Back Bay Attractions
Go back and explore all of Boston's neighborhoods
Go back and Explore more of the Back Bay
Explore all of Boston's attractions
Introduction to Back Bay's Attractions
Acorn Street: Take a step back in time and grab a few pics of the city as it appeared back in the 19th century. Narrow cobbled streets ooze charm in this neighborhood and make a great pic.
Boston Common: Explore Boston and the nation's oldest municipal park that offers playground, concert venues, jogging paths, picnicking, and the famous Swan Boats.
Address: 139 Tremont Street
Boston Common Visitor Information Center: Pick up city walking maps, find information for your visit, board a Duck Boat, or use the restroom. Open to visitors during the day
Address: 139 Tremont St.
Central Burying Ground: Located at the southern end of Boston Common along Boylston Street, this graveyard was established in 1756 to alleviated overcrowding in other nearby cemeteries.
Address: Boylston Street in the Boston Common
Louisburg Square A private square of elegant homes hidden in the bustle of the city. The owners of the square maintain the beautiful garden, its wrought iron fences, and the homes.
Address: 10 Louisburg Square, Boston
Museum of African American History: Includes the African Meeting House and one of the first black public schoolhouses in the nation, the museum documents the African-American experience from the 18th through the 19th century.
Address: 46 Joy Street
Appalachian Mountain Club: The headquarters for the world-renowned club is responsible for the maintenance of the Appalachian Hiking Trail that travels the length of the Eastern Seaboard.
Address: 10 City Square
Beacon Street: Known as one of the most desirable addresses in Boston, Beacon Street passes by the State House and begins its long path out of the city into the suburbs.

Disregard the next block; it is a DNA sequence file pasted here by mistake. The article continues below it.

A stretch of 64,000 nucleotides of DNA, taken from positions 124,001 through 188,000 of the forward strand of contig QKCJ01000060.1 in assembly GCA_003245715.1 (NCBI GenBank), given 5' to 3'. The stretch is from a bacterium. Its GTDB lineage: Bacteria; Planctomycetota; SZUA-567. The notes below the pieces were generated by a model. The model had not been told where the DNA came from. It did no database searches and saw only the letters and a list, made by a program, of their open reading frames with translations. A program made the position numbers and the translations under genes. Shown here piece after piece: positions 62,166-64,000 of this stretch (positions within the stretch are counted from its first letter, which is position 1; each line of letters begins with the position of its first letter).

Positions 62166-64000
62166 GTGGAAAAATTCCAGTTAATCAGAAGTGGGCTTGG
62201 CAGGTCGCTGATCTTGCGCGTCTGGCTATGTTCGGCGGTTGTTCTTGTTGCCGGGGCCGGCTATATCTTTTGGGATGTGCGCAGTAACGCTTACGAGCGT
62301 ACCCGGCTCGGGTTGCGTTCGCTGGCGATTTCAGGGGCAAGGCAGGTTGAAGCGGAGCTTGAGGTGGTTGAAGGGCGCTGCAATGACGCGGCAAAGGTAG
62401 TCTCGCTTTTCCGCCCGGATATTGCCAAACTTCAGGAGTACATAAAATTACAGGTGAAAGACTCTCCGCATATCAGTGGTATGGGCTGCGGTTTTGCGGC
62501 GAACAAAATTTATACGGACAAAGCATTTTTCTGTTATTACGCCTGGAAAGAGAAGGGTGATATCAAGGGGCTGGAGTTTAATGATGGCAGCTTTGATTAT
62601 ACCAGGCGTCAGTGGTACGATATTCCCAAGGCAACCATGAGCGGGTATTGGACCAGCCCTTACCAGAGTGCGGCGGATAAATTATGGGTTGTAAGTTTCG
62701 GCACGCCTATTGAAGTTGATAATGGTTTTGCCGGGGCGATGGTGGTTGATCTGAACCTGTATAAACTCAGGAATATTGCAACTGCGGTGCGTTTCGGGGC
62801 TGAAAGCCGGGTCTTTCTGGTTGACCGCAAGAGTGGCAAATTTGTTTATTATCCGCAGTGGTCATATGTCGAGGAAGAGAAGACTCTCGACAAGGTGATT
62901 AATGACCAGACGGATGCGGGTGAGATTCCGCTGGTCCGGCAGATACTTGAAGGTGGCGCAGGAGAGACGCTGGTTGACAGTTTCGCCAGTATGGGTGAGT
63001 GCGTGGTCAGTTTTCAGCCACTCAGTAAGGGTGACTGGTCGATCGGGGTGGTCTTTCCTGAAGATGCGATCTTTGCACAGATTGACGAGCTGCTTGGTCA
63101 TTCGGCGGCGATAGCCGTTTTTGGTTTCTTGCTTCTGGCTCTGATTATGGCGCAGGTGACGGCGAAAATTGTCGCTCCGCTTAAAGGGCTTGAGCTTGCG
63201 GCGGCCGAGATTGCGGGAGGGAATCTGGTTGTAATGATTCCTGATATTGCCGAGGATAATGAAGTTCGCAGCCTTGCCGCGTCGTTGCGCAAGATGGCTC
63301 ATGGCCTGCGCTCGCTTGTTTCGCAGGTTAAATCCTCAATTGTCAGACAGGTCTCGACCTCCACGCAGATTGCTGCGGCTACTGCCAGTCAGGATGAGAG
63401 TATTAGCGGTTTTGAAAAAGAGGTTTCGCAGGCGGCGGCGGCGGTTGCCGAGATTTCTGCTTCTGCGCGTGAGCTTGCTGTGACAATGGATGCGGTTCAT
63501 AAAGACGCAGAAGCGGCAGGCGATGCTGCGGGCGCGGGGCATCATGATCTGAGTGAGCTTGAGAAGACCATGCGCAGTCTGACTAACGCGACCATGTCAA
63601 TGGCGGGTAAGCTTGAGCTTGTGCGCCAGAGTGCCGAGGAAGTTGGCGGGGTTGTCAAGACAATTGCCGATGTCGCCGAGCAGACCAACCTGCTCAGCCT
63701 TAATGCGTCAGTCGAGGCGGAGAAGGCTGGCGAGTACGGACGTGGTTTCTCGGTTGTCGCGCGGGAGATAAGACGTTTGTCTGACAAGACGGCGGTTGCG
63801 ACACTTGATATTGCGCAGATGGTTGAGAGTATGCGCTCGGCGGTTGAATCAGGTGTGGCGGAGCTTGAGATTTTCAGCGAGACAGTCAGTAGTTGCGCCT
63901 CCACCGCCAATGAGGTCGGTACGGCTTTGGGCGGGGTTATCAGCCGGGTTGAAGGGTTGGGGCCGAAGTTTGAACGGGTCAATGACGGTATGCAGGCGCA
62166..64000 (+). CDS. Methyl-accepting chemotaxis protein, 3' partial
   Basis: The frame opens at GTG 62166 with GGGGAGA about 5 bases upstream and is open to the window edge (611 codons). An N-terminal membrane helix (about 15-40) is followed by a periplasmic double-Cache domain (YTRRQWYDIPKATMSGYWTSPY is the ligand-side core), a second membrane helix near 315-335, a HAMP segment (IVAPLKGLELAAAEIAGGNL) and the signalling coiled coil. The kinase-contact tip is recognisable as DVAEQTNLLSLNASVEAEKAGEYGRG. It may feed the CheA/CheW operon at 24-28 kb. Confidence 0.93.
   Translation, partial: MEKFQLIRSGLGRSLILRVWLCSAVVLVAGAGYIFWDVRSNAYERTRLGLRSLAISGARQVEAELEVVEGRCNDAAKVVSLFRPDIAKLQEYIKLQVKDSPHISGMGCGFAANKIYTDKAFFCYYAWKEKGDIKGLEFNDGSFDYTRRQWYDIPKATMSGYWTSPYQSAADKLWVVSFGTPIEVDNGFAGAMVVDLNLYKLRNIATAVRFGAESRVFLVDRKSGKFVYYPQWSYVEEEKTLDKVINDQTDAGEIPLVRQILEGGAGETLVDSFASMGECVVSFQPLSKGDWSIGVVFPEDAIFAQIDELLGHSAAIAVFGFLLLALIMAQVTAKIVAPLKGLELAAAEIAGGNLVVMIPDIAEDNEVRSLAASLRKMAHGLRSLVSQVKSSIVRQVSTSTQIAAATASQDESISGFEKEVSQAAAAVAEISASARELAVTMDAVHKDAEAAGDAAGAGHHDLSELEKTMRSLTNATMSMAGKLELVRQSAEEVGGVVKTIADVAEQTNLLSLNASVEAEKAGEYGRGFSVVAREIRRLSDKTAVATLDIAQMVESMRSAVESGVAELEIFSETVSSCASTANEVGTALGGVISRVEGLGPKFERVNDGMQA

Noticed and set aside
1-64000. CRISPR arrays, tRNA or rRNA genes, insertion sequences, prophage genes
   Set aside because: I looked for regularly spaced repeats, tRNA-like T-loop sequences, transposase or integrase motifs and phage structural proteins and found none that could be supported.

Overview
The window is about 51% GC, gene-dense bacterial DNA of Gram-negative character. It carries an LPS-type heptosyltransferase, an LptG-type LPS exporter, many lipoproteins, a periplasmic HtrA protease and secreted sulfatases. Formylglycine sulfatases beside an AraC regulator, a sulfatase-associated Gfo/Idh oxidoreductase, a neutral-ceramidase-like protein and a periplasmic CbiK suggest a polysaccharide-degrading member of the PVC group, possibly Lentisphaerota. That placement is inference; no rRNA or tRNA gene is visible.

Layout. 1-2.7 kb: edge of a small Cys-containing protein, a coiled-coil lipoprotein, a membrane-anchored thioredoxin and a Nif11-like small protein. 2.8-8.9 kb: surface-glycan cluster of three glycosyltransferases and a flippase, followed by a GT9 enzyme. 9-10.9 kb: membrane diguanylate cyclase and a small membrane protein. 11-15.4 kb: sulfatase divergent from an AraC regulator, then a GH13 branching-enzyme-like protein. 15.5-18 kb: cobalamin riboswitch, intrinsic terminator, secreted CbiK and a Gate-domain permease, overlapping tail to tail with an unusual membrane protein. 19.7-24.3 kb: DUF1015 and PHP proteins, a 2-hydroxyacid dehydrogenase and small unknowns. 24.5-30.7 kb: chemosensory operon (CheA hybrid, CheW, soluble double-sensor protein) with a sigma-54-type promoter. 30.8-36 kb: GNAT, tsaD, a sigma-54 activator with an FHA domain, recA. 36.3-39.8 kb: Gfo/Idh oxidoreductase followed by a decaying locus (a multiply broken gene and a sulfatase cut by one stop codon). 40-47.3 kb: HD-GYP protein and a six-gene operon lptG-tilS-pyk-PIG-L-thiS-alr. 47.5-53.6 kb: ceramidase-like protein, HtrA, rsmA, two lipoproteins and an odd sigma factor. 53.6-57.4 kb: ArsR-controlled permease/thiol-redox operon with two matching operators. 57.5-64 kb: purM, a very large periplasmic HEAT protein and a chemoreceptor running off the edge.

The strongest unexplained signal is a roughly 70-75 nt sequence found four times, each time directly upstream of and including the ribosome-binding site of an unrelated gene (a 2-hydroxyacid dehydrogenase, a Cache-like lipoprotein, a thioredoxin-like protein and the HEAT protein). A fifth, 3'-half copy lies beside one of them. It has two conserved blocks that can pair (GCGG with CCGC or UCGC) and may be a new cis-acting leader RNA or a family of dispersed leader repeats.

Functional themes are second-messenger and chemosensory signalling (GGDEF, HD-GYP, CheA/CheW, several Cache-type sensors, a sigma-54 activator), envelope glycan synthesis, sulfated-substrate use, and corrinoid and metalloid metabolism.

Address: Beacon Street, Boston
Boston Athenaeum: One of the nation's oldest independent libraries and art museums, it is open to the public on limited days to enjoy its wealth of beauty and knowledge.
Address: 10 1/2 Beacon Street
Phone: (617) 720-7604
Cathedral Church of St. Paul: The Episcopal cathedral was built in 1819 and still provides weekly worship opportunities in its historic building.
Address: 138 Tremont Street
Charles Street: Shop to your heart's content when you Explore Boston in a wide variety of exclusive boutiques and sidewalk cafés.
Chestnut Street: Just two blocks off the Boston Common, this quiet neighborhood is convenient to the State House and local upscale shops. :
Harrison Gray Otis House: The last surviving mansion of Bowdoin Square built by Charles Bulfinch in 1796, it is an architectural gem of Beacon Hill. Call to book a tour.
Address: 141 Cambridge Street
Mt. Vernon Street: One of the more desirable streets in the Beacon Hill neighborhood, premium condominiums line the streets along with small restaurants and shops.
Nichols House: A stately home designed by Charles Bulfinch and serves as a unique museum highlighting the changes in city lifestyles from the 18th to 21st centuries.
Address: 55 Mount Vernon Street
Park Street Church: Founded in 1804, the historic church serves as a Conservative Congregational Evangelical house of worship to this day. Weekly attendance averages over 2,000.
Address: 1 Park Street
Park Street Station: Part of the MBTA transit system, the station built in 1897 provides easy access to Beacon Hill, Boston Common, and area shops.
Address: Tremont and Winter Street
Massachusetts State House: An example of the architecture of Charles Bulfinch, the State House is the home of the Massachusetts Legislature and the Governor's Office.
Address: 24 Beacon Street
Vilna Shul: A historic landmark building in Beacon Hill, the synagogue was built in 1919 by Lithuanian immigrants of the Jewish faith. It now serves as the Boston Center for Jewish Culture
Address: 18 Phillips Street
William Hickling Prescott House: Take a tour of one of the best-known examples of Federal Architecture in this mansion still standing on the edge of Boston Common.
Address: 55 Beacon Street